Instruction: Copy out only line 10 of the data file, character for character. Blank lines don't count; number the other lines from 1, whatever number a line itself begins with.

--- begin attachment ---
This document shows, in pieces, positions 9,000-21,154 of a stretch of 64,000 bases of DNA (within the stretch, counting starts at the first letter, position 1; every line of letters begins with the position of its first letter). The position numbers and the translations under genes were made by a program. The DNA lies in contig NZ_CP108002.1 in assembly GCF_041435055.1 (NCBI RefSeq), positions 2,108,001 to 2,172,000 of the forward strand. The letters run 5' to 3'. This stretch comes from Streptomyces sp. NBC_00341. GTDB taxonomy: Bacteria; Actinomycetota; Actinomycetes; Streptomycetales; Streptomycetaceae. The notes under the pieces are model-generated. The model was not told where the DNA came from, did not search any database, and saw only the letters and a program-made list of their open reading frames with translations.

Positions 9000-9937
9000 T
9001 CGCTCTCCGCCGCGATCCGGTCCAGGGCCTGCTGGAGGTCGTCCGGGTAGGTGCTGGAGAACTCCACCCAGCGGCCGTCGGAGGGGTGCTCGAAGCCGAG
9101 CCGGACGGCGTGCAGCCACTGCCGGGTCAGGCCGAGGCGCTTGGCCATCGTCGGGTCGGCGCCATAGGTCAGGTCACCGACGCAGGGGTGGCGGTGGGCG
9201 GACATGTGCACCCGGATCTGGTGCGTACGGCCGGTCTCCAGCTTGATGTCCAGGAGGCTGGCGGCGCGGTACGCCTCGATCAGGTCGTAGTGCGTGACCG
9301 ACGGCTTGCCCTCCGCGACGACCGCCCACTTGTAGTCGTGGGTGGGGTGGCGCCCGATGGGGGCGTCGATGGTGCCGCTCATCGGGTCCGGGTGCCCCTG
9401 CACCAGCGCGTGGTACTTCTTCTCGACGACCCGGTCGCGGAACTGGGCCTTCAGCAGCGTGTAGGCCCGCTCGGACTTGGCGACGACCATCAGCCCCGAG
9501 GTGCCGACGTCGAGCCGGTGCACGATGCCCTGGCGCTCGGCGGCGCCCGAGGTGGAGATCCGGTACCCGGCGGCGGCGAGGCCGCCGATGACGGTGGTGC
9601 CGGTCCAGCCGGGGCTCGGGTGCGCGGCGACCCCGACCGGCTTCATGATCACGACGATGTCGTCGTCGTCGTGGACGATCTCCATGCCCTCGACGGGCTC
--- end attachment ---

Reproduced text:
9601 CGGTCCAGCCGGGGCTCGGGTGCGCGGCGACCCCGACCGGCTTCATGATCACGACGATGTCGTCGTCGTCGTGGACGATCTCCATGCCCTCGACGGGCTC